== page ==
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Buller WCO Martin Unwin Evidence

IN THE MATTER of the Water and Soil Conservation Act 1967
IN THE MATTER of an application for a Water Conservation Order pursuant to section 20A of the Act
IN THE MATTER of an inquiry into the Draft National Water Conservation (Buller River) Order 1989

Brief of Evidence of Martin John Unwin


My name is Martin John Unwin. I am 43 years old, and have lived in Christchurch for 21 years. I have a MSc (in Physics) from the University of Canterbury, and am currently employed as a scientist with the National Institute of Water and Atmospheric Research (NIWA). In presenting this evidence on behalf of the NZCA, I am speaking as a private individual with an interest in canoeing, rather than as an employee of NIWA.

Prior to the formation of NIWA, I worked as a scientist with MAF Fisheries from 1976 to 1992. During this time, I was closely involved with analysis and write-up of the National Angling Survey (NAS), conducted by MAF during 1979/80. This was a nation-wide postal survey designed to measure the relative importance of angling rivers throughout New Zealand, and hence to identify river fisheries of national, regional, and local importance. In the course of this work, I co-authored over 20 reports based on the survey results.

I began white water kayaking in 1979, in association with the University of Canterbury Canoe Club. I have taken part in kayaking trips throughout the South Island, including several extended trips in the Murchison area paddling the Buller River and its tributaries. I have paddled all but one of the recognised whitewater rapids on the Buller, and also the Gowan, Mangles, Matakitaki, and Maruia Rivers.


The 1991 NZCA River Use Survey

The 1991 River Use Survey (RUS) was initiated by the NZCA in recognition of the need for up-to-date information on river usage by NZCA members. The objectives of the RUS were (1) to measure the relative importance of New Zealand rivers to NZCA members; (2) to measure the usage of New Zealand rivers by NZCA members; and (3) to develop a database for future advocacy of New Zealand rivers.

The survey was implemented via a questionnaire distributed to affiliated member clubs throughout the country, and hence to individual NZCA members. The key item of this questionnaire was a table listing 200 river sections, chosen after consultation with each club and grouped by geographical region, with a matrix of data columns against each river for respondents to complete as appropriate. The full questionnaire took the form of an 11-page booklet, including a covering letter explaining the purpose of the survey, a list of club contacts, and a detailed set of instructions and guidelines. A copy of the questionnaire is included with this evidence as Appendix I Not online.

Many rivers, including the Buller River, provide differing canoeing opportunities in different reaches. Where appropriate, these reaches were listed separately in the RUS questionnaire. For the Buller River four sections were listed, as detailed in Table 1.

Table 1: Key river sections on the Buller
River Section Key Rapids/Features (grades dependent on flow)
Lake Rotoiti to Owen River Rapids from lake outlet to Teetotal Hut (II/III); Granity Creek rapid (IV); 2 Mile Island slalom course.
Owen River to Murchison No major rapids; overall Grade 1/II. Camping areas at Owen River, Mangles confluence, Murchison.
Murchison to Lyell Creek O'Sullivans Rapid (III/IV); Whale Creek Rapid (III/IV); Jet Boat Rapid (III/IV); Ariki Falls (IV); Earthquake Slip (III/IV).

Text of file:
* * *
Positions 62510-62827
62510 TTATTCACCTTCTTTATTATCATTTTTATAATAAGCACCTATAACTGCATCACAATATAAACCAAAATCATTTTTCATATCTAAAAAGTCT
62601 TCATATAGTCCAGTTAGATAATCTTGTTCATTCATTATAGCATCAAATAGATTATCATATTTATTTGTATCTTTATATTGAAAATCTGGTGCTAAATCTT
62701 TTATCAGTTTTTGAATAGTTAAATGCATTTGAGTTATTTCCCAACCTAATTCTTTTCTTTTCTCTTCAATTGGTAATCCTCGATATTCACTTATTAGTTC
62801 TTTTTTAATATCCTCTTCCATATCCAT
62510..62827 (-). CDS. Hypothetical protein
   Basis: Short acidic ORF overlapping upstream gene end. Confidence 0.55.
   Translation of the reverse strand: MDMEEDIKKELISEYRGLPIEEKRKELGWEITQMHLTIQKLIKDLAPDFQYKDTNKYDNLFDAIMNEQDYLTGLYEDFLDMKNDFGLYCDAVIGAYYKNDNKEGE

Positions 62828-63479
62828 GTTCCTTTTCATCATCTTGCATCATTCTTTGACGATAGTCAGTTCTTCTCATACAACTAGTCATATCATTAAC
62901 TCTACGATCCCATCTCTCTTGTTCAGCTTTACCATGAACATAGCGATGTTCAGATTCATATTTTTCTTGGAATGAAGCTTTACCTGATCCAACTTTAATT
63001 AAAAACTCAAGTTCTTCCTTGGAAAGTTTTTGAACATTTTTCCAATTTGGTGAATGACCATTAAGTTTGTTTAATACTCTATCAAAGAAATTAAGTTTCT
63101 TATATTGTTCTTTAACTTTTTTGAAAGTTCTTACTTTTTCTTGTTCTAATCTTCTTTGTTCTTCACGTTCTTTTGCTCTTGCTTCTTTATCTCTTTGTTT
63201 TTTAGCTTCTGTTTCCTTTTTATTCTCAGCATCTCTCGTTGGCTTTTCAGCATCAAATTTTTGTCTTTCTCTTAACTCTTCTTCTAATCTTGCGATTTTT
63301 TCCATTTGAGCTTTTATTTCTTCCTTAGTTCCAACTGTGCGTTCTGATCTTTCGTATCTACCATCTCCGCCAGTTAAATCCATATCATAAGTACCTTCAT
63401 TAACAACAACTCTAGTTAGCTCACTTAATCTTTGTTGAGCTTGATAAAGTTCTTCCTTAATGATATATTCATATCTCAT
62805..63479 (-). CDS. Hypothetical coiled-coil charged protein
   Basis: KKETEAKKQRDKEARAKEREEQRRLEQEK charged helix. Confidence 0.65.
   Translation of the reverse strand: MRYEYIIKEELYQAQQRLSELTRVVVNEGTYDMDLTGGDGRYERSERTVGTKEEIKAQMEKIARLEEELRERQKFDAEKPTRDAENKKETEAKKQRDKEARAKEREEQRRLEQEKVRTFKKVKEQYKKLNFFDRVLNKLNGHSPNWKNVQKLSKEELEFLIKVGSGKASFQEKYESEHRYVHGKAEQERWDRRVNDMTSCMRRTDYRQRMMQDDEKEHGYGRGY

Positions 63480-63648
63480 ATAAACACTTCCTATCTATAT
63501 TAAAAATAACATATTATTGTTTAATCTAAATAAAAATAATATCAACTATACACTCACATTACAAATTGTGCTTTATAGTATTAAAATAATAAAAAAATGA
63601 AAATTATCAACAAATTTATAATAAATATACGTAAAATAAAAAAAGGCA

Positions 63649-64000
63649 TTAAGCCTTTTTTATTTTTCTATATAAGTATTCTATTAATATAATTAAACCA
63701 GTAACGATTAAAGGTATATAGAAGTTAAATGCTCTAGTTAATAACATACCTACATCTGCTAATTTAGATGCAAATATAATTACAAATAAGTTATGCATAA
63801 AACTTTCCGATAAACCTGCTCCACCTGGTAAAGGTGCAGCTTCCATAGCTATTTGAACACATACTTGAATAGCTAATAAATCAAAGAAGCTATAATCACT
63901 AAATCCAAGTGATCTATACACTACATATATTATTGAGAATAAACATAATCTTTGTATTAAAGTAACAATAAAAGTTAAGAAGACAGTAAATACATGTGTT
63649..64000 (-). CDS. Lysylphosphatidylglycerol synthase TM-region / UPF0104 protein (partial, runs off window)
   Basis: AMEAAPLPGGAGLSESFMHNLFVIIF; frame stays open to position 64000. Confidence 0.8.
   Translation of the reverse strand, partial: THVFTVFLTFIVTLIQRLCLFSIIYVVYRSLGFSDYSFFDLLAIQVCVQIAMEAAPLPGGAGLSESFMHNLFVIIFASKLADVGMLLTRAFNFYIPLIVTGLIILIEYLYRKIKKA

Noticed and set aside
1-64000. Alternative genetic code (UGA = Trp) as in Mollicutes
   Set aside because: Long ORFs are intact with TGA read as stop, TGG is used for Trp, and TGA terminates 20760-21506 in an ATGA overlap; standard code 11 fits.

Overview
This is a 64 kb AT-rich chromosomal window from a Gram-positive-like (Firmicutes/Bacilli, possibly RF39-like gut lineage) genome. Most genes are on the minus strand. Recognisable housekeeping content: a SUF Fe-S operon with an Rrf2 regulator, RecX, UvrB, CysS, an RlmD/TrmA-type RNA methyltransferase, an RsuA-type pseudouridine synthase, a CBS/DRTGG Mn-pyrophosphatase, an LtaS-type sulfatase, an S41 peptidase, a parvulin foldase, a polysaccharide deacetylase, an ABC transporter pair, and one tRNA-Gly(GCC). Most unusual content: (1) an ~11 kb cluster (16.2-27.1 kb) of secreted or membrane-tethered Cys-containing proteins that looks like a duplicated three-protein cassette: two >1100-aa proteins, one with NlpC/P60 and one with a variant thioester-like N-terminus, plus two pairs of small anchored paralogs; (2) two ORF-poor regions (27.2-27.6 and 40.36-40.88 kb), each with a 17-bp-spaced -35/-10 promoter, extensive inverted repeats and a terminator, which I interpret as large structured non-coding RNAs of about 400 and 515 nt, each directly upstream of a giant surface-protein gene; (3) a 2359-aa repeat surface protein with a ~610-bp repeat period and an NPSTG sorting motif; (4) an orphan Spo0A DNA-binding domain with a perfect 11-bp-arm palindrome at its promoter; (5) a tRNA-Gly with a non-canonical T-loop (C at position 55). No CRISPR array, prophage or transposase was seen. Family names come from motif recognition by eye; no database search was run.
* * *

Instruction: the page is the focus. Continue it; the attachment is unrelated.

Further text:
Below Lyell Creek Lower gorge; little white water, Grade I/II.

Respondents were asked to identify any river sections which they had paddled, and to provide the following information for these rivers: the total number of canoeing trips made to the river; the importance of the section to them as a canoeist, on a scale of 1 (lowest) to 5 (highest); and the travel time, scenic beauty, wilderness feeling, and degree of canoeing challenge, also rated on a 1-5 scale. To maximise consistency between respondents, guidelines detailing the characteristics associated with each 1 to 5 grade were included with the survey instructions, so as to establish a clearly delineated hierarchy of responses for each attribute.

Survey Results

A total of 604 replies were received from whitewater paddlers. This represents approximately 50% of the affiliated NZCA club members who participate in whitewater paddling. Collectively, these respondents provided 9,788 assessments of individual rivers, representing a total of over 35,000 paddling trips.

For the purposes of this evidence, I have identified 103 river sections, on 70 rivers, comprising all sections paddled by at least 25 respondents. Each of these rivers is listed in Appendix 2 Not online, together with the following statistics and their rank (from 1 to 103): the mean grade for "overall importance"; the total number of respondents who had paddled that river; the total number of trips made on that river; the average number of trips per paddler; the average value for the four attributes used to characterise each river (travel time, scenic beauty, wilderness feeling, degree of canoeing challenge); and a "geographic diversity" index which measures how widely respondents travelled to reach each river.

Measures of Importance

Appendix 2 Not online provides five statistics which directly relate to the concept of importance or relative value. These are the overall importance grade; total number of paddlers; total number of trips; the canoeing challenge grade; and the geographic diversity index. For each of these measures, the top ten ranking rivers are listed in Table 2.

Table 2: The 10 highest ranking rivers for each of five measures of relative importance, based on the 1991 NZCA River Use Survey.
Measure of relative value
Rank Overall importance Number of paddlers Number of trips Canoeing challenge Geographic diversity
1 Motu Waikato
Karamea Buller
(Owen - Murchison)
2 Karamea Otaki
(Nga awapurua)
(Other section(s)) *
(Aniwhenua - Matahina)
3 Landsborough Buller
(Murchison - Lyell)
Landsborough Matakitaki
4 Mohaka
(Te Hoe - Willowflat)
(Reids farm)
(Murchison - Lyell)
5 Kawarau
(Roaring Meg)
(Owen - Murchison)
(Reids Farm)
(Above Deep Creek)
6 Buller
(Murchison - Lyell)
(Rotoiti - Owen)
(Utiku - Mangaweka)
Wairoa Kawarau
7 Kawarau
(Potu - Boulder Reach
Motu Buller (Murchison - Lyell)
8 Shotover